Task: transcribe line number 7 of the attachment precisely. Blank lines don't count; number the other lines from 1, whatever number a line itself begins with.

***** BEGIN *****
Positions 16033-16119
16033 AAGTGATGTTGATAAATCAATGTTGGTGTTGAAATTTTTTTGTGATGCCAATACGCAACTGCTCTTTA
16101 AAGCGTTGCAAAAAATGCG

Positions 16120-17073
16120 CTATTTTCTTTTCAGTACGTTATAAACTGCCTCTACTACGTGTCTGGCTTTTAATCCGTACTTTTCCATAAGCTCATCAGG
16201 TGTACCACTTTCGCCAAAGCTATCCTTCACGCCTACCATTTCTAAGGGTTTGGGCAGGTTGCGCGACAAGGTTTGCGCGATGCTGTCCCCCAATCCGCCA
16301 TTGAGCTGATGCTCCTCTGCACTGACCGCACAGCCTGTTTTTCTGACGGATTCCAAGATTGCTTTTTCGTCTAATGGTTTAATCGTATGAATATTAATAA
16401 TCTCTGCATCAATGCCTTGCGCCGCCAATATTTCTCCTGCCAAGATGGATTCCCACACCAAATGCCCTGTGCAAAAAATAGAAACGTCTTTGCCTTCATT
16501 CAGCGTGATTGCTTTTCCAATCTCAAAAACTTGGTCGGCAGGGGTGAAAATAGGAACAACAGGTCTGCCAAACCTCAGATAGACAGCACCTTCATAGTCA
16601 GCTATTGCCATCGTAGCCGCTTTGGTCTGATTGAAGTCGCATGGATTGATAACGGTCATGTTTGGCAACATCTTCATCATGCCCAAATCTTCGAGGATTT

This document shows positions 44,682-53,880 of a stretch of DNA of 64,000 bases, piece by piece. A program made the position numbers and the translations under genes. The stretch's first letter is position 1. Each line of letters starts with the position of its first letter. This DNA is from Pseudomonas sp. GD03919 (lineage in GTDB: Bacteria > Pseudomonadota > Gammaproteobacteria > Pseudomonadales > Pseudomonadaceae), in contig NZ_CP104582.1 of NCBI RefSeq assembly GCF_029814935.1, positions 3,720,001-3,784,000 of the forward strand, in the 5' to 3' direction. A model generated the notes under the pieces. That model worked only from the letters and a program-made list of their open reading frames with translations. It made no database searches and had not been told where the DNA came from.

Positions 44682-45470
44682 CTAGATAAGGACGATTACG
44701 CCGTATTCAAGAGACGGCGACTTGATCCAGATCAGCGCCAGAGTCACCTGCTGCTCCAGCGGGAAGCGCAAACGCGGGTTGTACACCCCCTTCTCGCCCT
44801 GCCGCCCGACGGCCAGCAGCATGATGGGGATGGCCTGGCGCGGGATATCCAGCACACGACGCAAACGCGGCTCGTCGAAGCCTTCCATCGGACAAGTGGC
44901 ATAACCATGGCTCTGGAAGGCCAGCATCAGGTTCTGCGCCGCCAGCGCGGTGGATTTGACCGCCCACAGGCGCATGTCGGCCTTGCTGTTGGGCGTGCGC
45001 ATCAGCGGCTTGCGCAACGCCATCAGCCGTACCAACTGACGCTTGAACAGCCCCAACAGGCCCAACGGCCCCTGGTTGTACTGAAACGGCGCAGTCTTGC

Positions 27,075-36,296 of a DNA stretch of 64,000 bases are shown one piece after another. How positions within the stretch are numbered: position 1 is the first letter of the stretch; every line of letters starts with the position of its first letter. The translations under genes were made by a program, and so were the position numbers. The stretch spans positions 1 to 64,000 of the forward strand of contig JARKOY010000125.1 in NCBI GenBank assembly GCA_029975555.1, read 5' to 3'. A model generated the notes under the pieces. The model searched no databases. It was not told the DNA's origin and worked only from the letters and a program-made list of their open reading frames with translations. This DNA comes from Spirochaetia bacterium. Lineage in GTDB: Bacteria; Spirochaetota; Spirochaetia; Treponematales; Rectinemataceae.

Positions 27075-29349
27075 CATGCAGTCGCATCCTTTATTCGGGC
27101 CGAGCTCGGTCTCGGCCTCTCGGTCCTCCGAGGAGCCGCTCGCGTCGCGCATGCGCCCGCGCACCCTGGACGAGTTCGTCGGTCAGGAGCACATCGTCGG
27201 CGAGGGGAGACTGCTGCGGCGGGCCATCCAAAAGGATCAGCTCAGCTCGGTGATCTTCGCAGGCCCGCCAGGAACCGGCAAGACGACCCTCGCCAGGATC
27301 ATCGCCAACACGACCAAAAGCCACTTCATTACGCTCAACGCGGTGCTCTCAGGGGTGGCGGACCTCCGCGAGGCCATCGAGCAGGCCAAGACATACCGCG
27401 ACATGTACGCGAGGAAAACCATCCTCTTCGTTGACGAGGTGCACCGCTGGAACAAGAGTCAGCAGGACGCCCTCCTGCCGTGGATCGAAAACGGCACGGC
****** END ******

16301 TTGAGCTGATGCTCCTCTGCACTGACCGCACAGCCTGTTTTTCTGACGGATTCCAAGATTGCTTTTTCGTCTAATGGTTTAATCGTATGAATATTAATAA